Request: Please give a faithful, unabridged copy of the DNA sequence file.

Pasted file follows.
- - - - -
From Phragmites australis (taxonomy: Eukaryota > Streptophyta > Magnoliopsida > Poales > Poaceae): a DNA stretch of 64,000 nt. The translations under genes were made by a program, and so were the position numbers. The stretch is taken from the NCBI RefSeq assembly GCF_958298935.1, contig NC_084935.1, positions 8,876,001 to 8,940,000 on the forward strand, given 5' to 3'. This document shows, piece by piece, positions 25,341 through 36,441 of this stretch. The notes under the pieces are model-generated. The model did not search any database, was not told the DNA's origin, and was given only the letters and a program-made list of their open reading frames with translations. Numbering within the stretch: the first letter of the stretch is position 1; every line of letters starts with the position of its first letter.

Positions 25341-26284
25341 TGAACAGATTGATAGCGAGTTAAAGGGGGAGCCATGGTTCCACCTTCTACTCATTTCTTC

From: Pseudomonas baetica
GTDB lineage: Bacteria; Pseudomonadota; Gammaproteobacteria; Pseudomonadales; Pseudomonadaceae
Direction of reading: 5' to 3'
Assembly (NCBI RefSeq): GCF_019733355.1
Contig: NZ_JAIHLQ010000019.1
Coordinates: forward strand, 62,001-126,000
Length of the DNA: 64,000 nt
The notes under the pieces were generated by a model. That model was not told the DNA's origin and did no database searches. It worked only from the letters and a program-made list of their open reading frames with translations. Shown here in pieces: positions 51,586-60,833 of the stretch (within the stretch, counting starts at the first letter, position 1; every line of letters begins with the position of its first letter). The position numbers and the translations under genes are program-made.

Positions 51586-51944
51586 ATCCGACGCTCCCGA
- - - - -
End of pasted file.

From Phragmites australis (taxonomy: Eukaryota > Streptophyta > Magnoliopsida > Poales > Poaceae): a DNA stretch of 64,000 nt. The translations under genes were made by a program, and so were the position numbers. The stretch is taken from the NCBI RefSeq assembly GCF_958298935.1, contig NC_084935.1, positions 8,876,001 to 8,940,000 on the forward strand, given 5' to 3'. This document shows, piece by piece, positions 25,341 through 36,441 of this stretch. The notes under the pieces are model-generated. The model did not search any database, was not told the DNA's origin, and was given only the letters and a program-made list of their open reading frames with translations. Numbering within the stretch: the first letter of the stretch is position 1; every line of letters starts with the position of its first letter.

Positions 25341-26284
25341 TGAACAGATTGATAGCGAGTTAAAGGGGGAGCCATGGTTCCACCTTCTACTCATTTCTTC

From: Pseudomonas baetica
GTDB lineage: Bacteria; Pseudomonadota; Gammaproteobacteria; Pseudomonadales; Pseudomonadaceae
Direction of reading: 5' to 3'
Assembly (NCBI RefSeq): GCF_019733355.1
Contig: NZ_JAIHLQ010000019.1
Coordinates: forward strand, 62,001-126,000
Length of the DNA: 64,000 nt
The notes under the pieces were generated by a model. That model was not told the DNA's origin and did no database searches. It worked only from the letters and a program-made list of their open reading frames with translations. Shown here in pieces: positions 51,586-60,833 of the stretch (within the stretch, counting starts at the first letter, position 1; every line of letters begins with the position of its first letter). The position numbers and the translations under genes are program-made.

Positions 51586-51944
51586 ATCCGACGCTCCCGA